BOULDER, Colo. –
Asked Wednesday what was going through her mind when Diego Olmos Alcalde held her down and choked her nearly nine years ago, Ann Marie Taylor’s eyes reddened and swelled with tears.
“I was thinking, I didn’t want to die,” said Taylor, 29, who testified in Boulder County District Court during a motions hearings in Alcalde’s homicide case.
Alcalde, 39, was arrested last year on suspicion of fatally beating and raping University of Colorado student Susannah Chase, 23, in December 1997. He was connected to the killing when his DNA — submitted to a national database after he was convicted in Wyoming of kidnapping Taylor on Aug. 10, 2000 — matched evidence from the Boulder crime scene.
Taylor’s case is among five reported assaults involving Alcalde that prosecutors are arguing be allowed during his homicide trial, scheduled for June. Judge James C. Klein hasn’t yet ruled on any of the more than 30 motions being heard in the case this week.
Taylor, who spoke publicly about her encounter with Alcalde for the first time since his arrest in the Chase case, winced and then glared at Alcalde before opening up about the attack.
“I would say that my encounter with (Alcalde) left me with questions as to why and what he wanted,” Taylor said when asked by a defense attorney if Alcalde ever indicated that he was going to kill or rape her. “Whether he wanted to rob me or hurt me or rape me or kill me — you’re left with only a few options when a stranger attacks you.”
Taylor said she was headed to her home in Cheyenne, Wyo., after a late night out when Alcalde started following her in his car. She said he was on her bumper all the way to her apartment and blocked her car when she parked. He got out of his vehicle, she said, and came toward her, acting drunk.
“He was talking with slurred speech and was kind of wobbly on his feet,” she said, recalling that Alcalde said something like, “I’m sorry, I’ve been drinking, and I can’t find my hotel.”
Taylor said she was about to ask if he was staying at the Holiday Inn when he lunged at her.
“He snapped,” she said, snapping her fingers. “He wasn’t disoriented anymore, and he was on top of me.”
Taylor said Alcalde went straight for her throat and shoved her back into her car. She said she couldn’t breathe or scream but remembered her car keys and pressed the horn button.
Alcalde said, “You just had to go and do that, didn’t you,” according to Taylor. Then he yanked her from the car by her arms and hair, she said, and dragged her along the pavement. Taylor said she screamed for help, and Alcalde again muffled her by squeezing her neck.
“I tried to grab him in the genital area,” she said. “I was trying to hurt him.”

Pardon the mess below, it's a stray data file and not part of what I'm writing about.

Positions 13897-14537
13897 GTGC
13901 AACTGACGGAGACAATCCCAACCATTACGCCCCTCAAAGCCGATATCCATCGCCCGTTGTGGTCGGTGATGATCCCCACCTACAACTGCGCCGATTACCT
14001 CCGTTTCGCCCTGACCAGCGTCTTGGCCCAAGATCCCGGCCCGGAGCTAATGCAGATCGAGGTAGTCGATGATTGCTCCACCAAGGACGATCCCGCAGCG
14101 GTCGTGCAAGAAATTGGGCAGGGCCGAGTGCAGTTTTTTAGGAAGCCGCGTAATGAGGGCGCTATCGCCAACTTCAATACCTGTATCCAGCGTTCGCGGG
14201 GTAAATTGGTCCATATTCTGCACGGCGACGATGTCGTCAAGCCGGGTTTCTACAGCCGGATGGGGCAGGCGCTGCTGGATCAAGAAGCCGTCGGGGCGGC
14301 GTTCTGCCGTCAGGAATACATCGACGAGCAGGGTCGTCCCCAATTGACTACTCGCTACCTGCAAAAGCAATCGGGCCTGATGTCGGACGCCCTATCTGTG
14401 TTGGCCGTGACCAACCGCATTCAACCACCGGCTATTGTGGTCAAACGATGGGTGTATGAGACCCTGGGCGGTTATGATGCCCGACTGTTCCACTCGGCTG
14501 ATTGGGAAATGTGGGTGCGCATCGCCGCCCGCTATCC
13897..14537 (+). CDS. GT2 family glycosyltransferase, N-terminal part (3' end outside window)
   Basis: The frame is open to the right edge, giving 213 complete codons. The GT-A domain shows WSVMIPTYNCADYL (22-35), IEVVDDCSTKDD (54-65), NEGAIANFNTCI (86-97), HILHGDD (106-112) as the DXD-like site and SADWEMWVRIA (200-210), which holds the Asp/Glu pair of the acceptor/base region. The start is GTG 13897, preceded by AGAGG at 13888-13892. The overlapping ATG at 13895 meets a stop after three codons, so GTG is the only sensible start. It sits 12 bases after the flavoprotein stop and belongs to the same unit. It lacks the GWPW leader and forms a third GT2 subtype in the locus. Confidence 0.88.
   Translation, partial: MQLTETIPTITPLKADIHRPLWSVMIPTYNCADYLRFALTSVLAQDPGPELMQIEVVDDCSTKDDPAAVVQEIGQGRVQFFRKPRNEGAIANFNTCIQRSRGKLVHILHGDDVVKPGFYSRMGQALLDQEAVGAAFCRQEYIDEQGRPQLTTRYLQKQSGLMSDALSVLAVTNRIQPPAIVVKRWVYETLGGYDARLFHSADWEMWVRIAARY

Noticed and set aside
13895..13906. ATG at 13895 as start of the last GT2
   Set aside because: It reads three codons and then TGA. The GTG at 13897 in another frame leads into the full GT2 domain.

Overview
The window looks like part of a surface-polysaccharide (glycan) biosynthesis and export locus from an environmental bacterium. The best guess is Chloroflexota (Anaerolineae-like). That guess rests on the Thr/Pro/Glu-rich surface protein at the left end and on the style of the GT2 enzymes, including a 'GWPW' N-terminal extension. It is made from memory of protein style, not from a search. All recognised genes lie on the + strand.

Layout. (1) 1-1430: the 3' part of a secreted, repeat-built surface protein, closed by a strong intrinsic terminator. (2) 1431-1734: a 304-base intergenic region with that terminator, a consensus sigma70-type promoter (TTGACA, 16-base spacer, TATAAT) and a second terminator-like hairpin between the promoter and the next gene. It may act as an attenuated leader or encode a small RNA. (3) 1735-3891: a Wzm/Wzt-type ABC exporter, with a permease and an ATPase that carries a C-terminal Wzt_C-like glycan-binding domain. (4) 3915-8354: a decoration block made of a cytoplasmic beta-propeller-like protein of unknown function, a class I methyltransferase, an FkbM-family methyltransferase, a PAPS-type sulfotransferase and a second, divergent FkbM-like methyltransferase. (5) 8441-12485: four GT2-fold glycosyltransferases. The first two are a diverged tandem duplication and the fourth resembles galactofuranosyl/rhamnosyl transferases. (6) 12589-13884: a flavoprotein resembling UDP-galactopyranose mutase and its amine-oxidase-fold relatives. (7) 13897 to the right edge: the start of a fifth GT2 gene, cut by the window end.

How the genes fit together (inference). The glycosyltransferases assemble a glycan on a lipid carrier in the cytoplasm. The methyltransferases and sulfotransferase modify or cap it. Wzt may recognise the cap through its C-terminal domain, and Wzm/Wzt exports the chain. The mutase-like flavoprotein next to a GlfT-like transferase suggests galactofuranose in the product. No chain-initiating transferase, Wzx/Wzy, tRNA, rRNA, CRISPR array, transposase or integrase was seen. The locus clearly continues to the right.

Alcalde stopped when Taylor’s family emerged from their apartment to investigate the commotion, she said. He initially got away, but police found and arrested him about 10 minutes later. He was convicted later that year.
According to court documents, Alcalde told investigators he was drunk, lost and angry because Taylor was “snotty.” Alcalde said he called her a derogatory name, and she honked her horn, so he “flipped out” and “put her on the ground” but didn’t intend to hurt her.
Alcalde has denied wrongdoing in all of the five cases prosecutors want to discuss during trial, and he’s repeatedly denied killing Chase. He seemed emotionless Wednesday during testimony from Taylor and a former friend, who said Alcalde repeatedly raped her in 1997 — about six months before Chase was killed.
That woman, whose name the Camera isn’t publishing because of its policy not to identify sex-assault victims, said she met Alcalde at age 15 when she became best friends with his sister. She said she had run away from home and was staying at Alcalde’s parents’ house when she agreed to spend the day with Alcalde — who, she said, was like a “brother.”
Alcalde drove the teen to the mountains, she said, and they got a hotel room near Morrison. There, the woman said, he forced her to have sex before snorting cocaine. The teen said she asked Alcalde to take her home, and he instead drove her to his apartment. There, she said, he raped her four more times.
After the final assault, she said, Alcalde held a large knife to his neck and said, “he couldn’t believe he had done what he had done to me and he wanted to kill himself for doing it.”
When Alcalde eventually dropped the teen off at his parents’ home, the woman said, Alcalde’s sister confronted him and told him he “was in so much trouble.” The woman testified that Alcalde’s sister said, “I know what you did.”
The woman said she reported the assault to police the next day and underwent a rape examination at Denver General Hospital. But the case never went forward, and prosecutors have been unable to find a police report on the alleged assault.